Copyright infringement was a big problem in the mapmaking industry at the time (before GPS and the worldwide fleet of mapmaking Google cameras mounted on cars, boats, snowmobiles, and camels), and “paper towns” (because they exist only on paper) weren’t uncommon. And you can bet Lindberg and Alpers were glad they’d included Agloe when Rand McNally produced a New York State map a few years later that included the name of their made up town.

The problem was that Rand McNally’s lawyers had a pretty tight defense, because at some point along the way, a New York State couple saw the name Agloe on a map and decided to honor the little vanished town by naming their business in that approximate location the Agloe General Store.  Rand McNally claimed that their cartographers had visited the site, discovered the business, and concluded that this was one tiny New York hamlet that most certainly existed.

Still, the “town” and the business were in the middle of nowhere at the intersection of lightly traveled roads and, not surprisingly, the Agloe General Store didn’t last too long. Today, you can still visit Agloe, though you’ll have to plan your route to the intersection rather than the town since Google Maps removed the name in 2014. Once there you’ll find a nice sign welcoming visitors to the former site of the Agloe General Store and the made-up town it legitimized. You won’t find much else.

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Author John Green thought the concept of paper towns was pretty cool, too, and Agloe features prominently in his novel.

I find the concept of paper towns fascinating, and as a writer, I particularly love the story of Agloe, which is an example of something invented on paper and imagined into actual existence.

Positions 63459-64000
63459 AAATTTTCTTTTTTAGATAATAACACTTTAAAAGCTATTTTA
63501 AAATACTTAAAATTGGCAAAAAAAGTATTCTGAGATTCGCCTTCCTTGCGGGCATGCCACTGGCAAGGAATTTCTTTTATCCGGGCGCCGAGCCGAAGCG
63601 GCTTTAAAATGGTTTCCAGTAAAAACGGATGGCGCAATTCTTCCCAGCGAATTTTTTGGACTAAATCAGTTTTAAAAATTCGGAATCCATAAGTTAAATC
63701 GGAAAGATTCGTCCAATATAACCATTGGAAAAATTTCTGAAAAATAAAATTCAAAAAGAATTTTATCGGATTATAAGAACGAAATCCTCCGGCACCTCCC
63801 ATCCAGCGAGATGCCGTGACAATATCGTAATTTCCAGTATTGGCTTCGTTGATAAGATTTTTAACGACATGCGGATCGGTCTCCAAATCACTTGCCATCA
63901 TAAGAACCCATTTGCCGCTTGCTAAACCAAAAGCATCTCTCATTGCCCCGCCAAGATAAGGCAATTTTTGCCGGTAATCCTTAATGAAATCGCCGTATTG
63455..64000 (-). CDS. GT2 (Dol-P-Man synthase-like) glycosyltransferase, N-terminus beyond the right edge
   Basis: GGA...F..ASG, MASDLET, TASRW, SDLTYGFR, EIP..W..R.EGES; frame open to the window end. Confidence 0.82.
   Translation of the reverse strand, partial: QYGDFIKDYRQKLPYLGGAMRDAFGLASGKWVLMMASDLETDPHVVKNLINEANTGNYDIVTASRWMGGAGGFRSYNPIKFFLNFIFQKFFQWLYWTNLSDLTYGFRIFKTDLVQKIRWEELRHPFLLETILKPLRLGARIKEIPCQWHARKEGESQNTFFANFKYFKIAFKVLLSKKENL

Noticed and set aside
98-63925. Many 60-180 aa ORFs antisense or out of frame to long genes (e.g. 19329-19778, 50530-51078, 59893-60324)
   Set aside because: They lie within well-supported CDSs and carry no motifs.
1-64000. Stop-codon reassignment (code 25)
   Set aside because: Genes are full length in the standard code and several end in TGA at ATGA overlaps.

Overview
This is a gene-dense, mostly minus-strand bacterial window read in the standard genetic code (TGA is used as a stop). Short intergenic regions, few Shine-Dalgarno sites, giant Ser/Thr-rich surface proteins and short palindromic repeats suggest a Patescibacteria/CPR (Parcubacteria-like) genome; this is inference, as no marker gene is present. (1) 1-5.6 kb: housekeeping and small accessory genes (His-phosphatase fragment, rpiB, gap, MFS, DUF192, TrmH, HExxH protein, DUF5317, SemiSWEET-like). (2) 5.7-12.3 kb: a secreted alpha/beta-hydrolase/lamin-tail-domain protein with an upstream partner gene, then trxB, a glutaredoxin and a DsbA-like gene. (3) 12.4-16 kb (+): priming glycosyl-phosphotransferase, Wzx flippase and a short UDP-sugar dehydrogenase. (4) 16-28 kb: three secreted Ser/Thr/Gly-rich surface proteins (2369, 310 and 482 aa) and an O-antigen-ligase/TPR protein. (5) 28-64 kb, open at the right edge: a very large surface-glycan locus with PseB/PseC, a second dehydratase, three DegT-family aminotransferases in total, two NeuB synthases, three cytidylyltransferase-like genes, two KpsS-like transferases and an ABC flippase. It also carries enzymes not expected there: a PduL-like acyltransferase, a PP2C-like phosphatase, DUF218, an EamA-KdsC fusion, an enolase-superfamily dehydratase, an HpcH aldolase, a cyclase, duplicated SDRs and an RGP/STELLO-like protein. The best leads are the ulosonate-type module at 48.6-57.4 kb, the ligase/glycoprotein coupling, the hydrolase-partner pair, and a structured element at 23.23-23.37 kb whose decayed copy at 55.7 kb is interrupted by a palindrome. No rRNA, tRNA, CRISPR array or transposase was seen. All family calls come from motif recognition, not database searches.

That’s what writers do, or at least that’s what we try to do. We think and imagine and plan (and copyright), and eventually we produce a book, our imagination on paper, and we hope that someone will read it and will find that it has meaning in the real world.

In some ways, I’ve found blogging to be that way, too. Every week (and much more often than that for some), we write our posts and float our dots out there into the blogosphere, a place that can sometimes feel like the middle of nowhere. But then, if we keep at it, along come readers, many of whom are floating their own dots out into the virtual world and we begin to find meaning in one another’s work.

But writing in the middle of nowhere in the blogosphere doesn’t always feel tangible. I’ve been at this for a while now, and have been fortunate to have interacted with many gifted writers and amazing people in this space. On May 9 I will have been blogging as the Practical Historian for five years, and I continue to love doing it. To celebrate this milestone, I am releasing a tangible collection, (on paper, but also in e-formats) of some of my favorite posts and essays on history, life, and nonsense.

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A whole box full of highly meaningful paper books that really do exist.